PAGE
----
Cook Chamber of Commerce issued the following announcement on Oct. 21.
As you may know, a recent Supreme Court decision in a case called South Dakota v. Wayfair significantly changed the rules regarding when states may tax internet and phone sales (and, for that matter, mail-order sales, too).
For interstate sales, the Wayfair ruling allows states to require sales tax collection if a company sells more than some specified minimum in a state. So, for example, Minnesota has established that any out-of-state company selling more than $100,000 to Minnesota customers, or with more than 100 transactions in Minnesota, has what is called a Minnesota “nexus” and must collect the Minnesota state sales tax.
Each state must establish its own sales threshold, and in most cases they will be large enough that most Cook County business won’t need to worry about collecting sales taxes for other states. Wisconsin, for example, also set its “nexus” at $100,000 in gross Wisconsin sales revenue or more than 200 sales transactions. So unless a Cook County merchant has more than $100,000 in internet or phone sales to Wisconsin residents, or more than 200 transactions, there is no need to collect the Wisconsin sales tax.
The more worrisome aspect of South Dakota v. Wayfair for many Cook County merchants is that as a result, Minnesota also now requires each Minnesota merchant to collect local option sales taxes for sales within the state. So, for example, if you sell something via phone or internet to a person in Fergus Falls, you must collect the local option sales tax in effect in Fergus Falls. And there is no minimum: You must collect the local sales tax no matter how little you sell into a community. The Minnesota Department of Revenue requires that collection of these local sales taxes begin Oct. 1, 2018, for monthly or quarterly sales tax filers or Jan. 1, 2019, for annual tax filers.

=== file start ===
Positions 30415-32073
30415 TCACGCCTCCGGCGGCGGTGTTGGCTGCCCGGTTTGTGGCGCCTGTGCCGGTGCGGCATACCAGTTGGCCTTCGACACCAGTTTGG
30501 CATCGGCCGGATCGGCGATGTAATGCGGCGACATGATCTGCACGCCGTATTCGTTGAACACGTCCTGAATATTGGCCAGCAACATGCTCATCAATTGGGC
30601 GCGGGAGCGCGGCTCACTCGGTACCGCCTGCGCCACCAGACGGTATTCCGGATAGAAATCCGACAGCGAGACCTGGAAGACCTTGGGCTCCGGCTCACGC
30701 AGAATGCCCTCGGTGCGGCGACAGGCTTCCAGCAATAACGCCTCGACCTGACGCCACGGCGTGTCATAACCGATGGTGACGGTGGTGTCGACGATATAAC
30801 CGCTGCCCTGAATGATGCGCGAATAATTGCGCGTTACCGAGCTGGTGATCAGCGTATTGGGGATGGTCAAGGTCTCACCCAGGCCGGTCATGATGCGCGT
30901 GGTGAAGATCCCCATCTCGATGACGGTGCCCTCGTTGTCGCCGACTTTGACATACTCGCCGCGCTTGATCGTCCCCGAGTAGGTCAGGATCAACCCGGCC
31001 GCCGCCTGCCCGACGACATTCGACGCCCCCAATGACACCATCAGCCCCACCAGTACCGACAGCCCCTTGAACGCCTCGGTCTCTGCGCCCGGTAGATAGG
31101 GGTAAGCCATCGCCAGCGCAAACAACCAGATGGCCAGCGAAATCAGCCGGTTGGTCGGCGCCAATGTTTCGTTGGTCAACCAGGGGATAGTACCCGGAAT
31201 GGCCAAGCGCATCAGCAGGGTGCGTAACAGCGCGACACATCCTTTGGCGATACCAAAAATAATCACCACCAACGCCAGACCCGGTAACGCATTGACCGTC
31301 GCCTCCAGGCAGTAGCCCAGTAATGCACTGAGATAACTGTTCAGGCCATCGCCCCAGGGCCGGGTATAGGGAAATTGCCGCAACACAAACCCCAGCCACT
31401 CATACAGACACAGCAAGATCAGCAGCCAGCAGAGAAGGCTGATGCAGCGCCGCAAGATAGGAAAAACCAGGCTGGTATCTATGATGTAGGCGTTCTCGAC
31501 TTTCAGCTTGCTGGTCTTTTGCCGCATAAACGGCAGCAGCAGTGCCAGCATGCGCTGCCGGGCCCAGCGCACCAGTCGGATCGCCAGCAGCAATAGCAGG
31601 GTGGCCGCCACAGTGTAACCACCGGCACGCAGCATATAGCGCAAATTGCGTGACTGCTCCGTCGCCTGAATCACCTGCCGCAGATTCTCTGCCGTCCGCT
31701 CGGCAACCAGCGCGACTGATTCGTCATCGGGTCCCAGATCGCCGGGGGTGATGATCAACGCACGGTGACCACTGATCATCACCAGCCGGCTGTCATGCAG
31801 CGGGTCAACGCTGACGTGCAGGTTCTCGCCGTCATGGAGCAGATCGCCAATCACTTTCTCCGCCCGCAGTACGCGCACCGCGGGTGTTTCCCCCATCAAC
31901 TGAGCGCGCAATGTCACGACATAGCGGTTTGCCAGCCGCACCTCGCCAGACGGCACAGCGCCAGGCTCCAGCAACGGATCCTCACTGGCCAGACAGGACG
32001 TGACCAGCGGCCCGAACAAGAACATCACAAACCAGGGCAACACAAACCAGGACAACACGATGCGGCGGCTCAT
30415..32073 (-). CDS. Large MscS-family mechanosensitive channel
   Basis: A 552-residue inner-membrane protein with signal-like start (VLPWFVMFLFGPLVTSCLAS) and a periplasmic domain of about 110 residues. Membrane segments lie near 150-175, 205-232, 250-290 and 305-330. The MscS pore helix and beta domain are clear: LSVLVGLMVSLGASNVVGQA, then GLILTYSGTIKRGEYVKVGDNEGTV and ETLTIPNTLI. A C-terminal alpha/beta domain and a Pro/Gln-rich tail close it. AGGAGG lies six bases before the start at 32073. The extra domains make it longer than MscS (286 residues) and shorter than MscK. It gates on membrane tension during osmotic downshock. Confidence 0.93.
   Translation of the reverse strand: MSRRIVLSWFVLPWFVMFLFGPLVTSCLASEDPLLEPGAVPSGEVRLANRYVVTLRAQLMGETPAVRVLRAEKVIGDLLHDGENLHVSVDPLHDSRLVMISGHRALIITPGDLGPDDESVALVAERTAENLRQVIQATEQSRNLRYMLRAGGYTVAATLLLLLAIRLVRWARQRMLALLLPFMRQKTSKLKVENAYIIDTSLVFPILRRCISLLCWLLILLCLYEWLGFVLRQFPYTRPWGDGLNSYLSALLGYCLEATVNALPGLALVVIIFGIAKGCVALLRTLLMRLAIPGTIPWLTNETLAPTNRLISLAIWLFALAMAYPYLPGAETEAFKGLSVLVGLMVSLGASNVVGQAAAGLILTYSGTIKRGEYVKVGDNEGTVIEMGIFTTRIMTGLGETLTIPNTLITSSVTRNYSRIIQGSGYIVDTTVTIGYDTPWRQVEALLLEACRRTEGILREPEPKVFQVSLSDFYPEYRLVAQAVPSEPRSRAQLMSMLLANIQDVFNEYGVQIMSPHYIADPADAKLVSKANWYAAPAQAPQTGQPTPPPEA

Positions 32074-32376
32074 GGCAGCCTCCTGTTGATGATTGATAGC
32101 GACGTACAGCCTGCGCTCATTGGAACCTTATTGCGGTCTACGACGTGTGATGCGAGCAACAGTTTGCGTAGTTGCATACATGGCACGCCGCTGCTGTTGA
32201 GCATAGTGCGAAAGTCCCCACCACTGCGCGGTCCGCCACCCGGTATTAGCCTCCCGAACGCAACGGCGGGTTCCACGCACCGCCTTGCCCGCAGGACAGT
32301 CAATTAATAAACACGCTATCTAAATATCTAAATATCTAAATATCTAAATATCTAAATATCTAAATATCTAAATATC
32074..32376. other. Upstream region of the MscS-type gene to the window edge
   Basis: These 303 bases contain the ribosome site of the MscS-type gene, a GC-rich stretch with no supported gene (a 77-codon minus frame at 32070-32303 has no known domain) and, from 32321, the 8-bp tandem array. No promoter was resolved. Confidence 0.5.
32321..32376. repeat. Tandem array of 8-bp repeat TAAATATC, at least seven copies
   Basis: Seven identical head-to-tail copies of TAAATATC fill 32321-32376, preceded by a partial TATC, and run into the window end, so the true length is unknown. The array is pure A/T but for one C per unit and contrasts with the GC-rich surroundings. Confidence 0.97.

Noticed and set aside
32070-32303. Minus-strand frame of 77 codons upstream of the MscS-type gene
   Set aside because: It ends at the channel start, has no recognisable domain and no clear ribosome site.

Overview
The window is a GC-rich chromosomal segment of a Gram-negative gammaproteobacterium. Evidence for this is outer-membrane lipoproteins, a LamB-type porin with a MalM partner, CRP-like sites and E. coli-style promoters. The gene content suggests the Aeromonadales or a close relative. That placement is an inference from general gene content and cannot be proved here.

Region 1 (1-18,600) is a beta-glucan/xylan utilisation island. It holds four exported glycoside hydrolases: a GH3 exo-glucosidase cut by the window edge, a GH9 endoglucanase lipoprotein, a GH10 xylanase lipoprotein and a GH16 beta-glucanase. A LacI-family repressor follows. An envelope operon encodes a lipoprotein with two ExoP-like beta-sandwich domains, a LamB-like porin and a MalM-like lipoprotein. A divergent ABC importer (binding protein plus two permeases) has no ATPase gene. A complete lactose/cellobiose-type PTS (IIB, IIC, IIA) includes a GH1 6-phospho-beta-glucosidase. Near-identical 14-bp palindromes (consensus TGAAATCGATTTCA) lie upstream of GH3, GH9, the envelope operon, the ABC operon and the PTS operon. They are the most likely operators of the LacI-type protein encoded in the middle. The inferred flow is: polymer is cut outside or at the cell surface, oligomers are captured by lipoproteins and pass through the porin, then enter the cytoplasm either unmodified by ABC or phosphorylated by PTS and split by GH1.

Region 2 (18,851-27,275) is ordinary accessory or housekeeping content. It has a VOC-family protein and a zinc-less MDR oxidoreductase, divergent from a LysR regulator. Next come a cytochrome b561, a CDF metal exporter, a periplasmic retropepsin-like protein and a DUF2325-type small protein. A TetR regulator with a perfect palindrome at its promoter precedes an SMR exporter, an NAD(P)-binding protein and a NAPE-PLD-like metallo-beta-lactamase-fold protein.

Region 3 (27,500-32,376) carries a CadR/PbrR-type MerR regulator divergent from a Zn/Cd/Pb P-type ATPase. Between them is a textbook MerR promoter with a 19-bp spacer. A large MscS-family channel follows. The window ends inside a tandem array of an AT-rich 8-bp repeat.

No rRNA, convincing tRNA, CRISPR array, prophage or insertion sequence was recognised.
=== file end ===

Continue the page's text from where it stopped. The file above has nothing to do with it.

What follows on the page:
You may read the Minnesota Department of Revenue fact sheet on this issue here: http://www.revenue.state.mn.us/…/…/MN-Sellers-Local-Tax.aspx
Because there are literally hundreds, perhaps thousands, of variations in local sales taxes across Minnesota, knowing what to collect for each sale suggests an expensive compliance nightmare for small online and phone retailers. Several merchants have contacted me to ask if the state might provide an exemption for retailers whose online or phone sales do not exceed some reasonable minimum amount. The cost of compliance, they say, would exceed what they make from online or phone sales.
I contacted Sen. Tom Bakk and Rep. Rob Ecklund with this question. Sen. Bakk’s office sent it on to the Department of Revenue, and a person from the department called to discuss it with me. No mention was made of an exemption for small merchants. Instead, the department is offering to set up a webinar for Cook County merchants that will explain how the system works. We will try to make that webinar happen as soon as possible.
Basically, however, their pitch is that they will provide software that makes it easy to calculate the local tax you must collect if you enter the address of a purchaser anywhere in Minnesota. They also offer a “Sales Tax Rates and Boundaries Table” that you can download and use to program your own point-of-sale system to collect the proper tax. Please consult the fact sheet referenced above (http://www.revenue.state.mn.us/…/…/MN-Sellers-Local-Tax.aspx) and the links it contains for a more complete understanding of what you are required to do -- plus access to the department's tax tables.
I would very much like to hear from you if you encounter any difficulties following the instructions the Department of Revenue has provided. If any of you have received helpful information from your own attorneys, tax accountants or others, please share what you can.
Original source found here.
Source: Cook Chamber of Commerce